Pewter vs Silver
At a glance the difference between pewter and silver is a little difficult to identify as both look similar. One should examine this difference carefully. Therefore, this article discusses these two metals, which are mostly used in commercial industries for several uses. Silver and Pewter both have a great history, has been used since ancient days. Here we discuss their history, properties, natural abundance and their uses in detail. These metals share many differences more than the similarities. This articles mostly focuses on their differences and their different uses in the industry.
What is Silver?
Silver is a naturally available, rare chemical element. It is a transition metal (Atomic number 47) having the electron configuration of [Kr] 5s1 4d10. The chemical name (Ag) “Argentum” is a Latin word, meaning “silver”. Pure silver has a gleaming metallic luster. Silver is a commercially valuable and expensive metal. It has so many commercial uses. Pure silver is the best electrical and thermal conductor among the other metals.
Silver is a precious metal, because it is not very abundant on the earth crust. Silver metal is found in ores and it can be found in both pure and impure form. It is very attractive and chemically not very reactive. These properties make silver metal in using for jewels, coins and art. Silver has a great history, because the man used it for thousands of years.
The hardness of silver is slightly higher than that of gold. Silver does not react with the air and water and it shows the lowest contact resistance of all metals. It discolors when exposed to ozone (O3), hydrogen sulfide (H2S), or air containing sulfur.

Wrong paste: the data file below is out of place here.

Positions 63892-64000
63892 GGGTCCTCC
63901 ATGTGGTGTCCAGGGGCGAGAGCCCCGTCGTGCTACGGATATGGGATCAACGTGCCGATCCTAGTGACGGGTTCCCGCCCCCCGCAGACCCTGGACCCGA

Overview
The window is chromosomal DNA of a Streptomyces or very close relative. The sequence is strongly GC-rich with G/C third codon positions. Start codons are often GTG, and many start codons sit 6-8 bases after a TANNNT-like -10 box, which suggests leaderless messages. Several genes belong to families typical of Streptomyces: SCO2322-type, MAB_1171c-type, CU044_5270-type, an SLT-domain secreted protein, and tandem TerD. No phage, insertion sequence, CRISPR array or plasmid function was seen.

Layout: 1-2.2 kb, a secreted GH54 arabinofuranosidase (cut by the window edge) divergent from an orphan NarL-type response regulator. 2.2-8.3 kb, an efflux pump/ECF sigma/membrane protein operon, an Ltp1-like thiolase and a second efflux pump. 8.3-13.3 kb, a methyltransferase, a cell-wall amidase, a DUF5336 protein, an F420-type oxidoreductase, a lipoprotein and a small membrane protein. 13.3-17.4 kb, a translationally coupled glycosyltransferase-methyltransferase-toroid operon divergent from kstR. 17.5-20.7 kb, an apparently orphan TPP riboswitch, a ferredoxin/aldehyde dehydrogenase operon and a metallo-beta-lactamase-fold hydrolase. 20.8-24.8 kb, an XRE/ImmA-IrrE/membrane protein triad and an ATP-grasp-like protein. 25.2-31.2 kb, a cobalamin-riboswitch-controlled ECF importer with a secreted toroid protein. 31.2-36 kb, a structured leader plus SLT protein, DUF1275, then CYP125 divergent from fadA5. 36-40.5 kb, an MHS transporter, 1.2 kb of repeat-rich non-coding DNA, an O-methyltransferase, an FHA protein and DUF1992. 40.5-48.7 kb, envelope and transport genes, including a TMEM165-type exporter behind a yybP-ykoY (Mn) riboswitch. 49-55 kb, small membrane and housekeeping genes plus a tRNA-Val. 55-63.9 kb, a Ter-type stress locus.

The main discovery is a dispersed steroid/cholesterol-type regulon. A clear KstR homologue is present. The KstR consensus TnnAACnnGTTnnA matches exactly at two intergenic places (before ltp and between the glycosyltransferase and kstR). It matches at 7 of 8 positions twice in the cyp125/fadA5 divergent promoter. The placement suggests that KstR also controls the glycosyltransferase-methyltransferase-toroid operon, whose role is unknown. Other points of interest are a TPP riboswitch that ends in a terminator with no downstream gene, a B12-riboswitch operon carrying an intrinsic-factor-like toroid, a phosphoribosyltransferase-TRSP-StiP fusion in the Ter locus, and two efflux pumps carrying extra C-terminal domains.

What is Pewter?
Pewter is a metal having 90% to 98% of tin in its composition. In addition to tin, pewter contains copper, antimony, bismuth and lead. Those substances are added to modify its properties. For example, hardness of pewter is very low and copper and antimony increases the property of hardness. The composition of pewter varies depending on the usage.
The history of this metal runs back to the beginning of the Bronze Age. The earliest known item made by pewter belongs to the period of 1580 – 1350 BC. It is a flask that was found in a grave at Abydos in Egypt.
What is the difference between Pewter and Silver?
• Silver is a pure metal in the periodic table, and it is often found as a free element in nature. Pewter is an alloy, its composition varies depending on the type of the usage.
• Silver has a relatively high melting point; melting point of silver is 961.93°C and its boiling point is 2212 °C.
• Pewter has a very low melting point around 170 0C to 232 0C. Its melting point changes as the composition varies.
• Silver alloy has many uses: Sterling silver (Silver: Copper = 92.5: 7.5) used to make jewels and silverware. Silver is used in photography, dental equipment, batteries, mirrors, solder and electrical contacts. There are so many industries used silver in their productions. Pewter is used to make tableware (plates, mugs, jugs, spoons, dishes and basins) and jewels during ancient days.
• Silver has 38 known isotopes and pewter does not have isotopes.
Pewter vs Silver
Silver and Pewter are both metals and both of these metals have commercial uses. Silver is a naturally occurring free element and pewter is an alloy. The main element in pewter’s composition is tin; more than 90% of its composition is tin and copper, antimony, bismuth and lead are the rest. Silver is used as an alloy and as a pure metal. Both silver and pewter had been used for thousands of years by the human. Silver is considered as a precious metal since its abundance on the earth is low.